It was quiet. He went downstairs and then up, back down, and out, walked down the close to the main gates and back, and people glanced at him and were uncertain whether to speak or not, a boy on a bike shot past and almost collided with him, he stumbled and nearly fell on the kerb.

He thought that he should go into his office, see his secretary, do some work, but he was so unfocused and troubled, he knew he would be of little use so, instead, he went into the Lady chapel, which was always quiet, and knelt there, trying to pray for Ruth’s safe return and asking for guidance in how to deal with her illness, but failing to do more than mumble a few words and then simply crouch there, empty of all feeling, looking at the icon of the Virgin and Child and the ugly Victorian candlesticks.


‘I just want to see her – I brought her these.’

‘Are you a relative?’

‘I’m her best friend.’

‘I’m really sorry but it’s strictly no visitors. She’s very ill, you know.’

‘Can you tell me what’s happening? Can you tell me if she’s going to be OK? Can’t you even just let me put my head round the door, not stay or anything, just see her, I need to see her.’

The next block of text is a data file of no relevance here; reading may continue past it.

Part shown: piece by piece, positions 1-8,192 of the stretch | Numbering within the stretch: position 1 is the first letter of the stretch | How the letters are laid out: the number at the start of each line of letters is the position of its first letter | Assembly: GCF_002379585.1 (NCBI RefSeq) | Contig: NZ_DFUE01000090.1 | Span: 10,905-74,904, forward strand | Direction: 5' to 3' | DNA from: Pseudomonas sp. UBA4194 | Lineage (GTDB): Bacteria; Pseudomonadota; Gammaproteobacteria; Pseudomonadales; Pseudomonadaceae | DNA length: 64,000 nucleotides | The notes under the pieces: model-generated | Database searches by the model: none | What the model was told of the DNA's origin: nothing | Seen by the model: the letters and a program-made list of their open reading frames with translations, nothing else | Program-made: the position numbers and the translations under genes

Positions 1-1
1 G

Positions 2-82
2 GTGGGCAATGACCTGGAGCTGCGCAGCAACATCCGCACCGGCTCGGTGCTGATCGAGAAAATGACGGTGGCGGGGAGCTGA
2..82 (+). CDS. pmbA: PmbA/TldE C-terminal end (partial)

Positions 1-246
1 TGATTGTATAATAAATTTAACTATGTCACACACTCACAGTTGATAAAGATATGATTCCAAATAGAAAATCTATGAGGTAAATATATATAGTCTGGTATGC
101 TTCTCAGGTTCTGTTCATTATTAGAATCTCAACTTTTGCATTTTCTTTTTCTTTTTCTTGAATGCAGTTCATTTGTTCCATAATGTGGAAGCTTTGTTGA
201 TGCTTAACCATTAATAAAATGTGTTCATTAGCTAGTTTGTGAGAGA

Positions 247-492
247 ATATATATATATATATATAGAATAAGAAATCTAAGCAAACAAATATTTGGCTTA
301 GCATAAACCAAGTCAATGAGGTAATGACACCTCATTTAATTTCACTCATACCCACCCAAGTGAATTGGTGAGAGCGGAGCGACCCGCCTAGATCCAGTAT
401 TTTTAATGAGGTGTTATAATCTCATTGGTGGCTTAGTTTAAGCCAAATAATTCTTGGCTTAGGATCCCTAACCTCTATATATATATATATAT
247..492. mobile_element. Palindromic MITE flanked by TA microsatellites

Hayley wanted to throttle the woman at the desk, wanted to jump over her stupid counter and bang her over the head and find out where Abi was and just go there, just go. Abi would want to see her, she’d want to know about the kids.

The kids.

‘Listen, I have to see her, she’ll need to know about Frankie and Mia, she’ll be worried, can’t you understand that, if you got half a brain?’

‘I understand you’re upset, Miss …’


‘Hayley, but there’s no need to be offensive. I’m just telling you the situation. No visitors. I’ll take the flowers and get them put in her room, of course.’

‘Yeah, right, I bet.’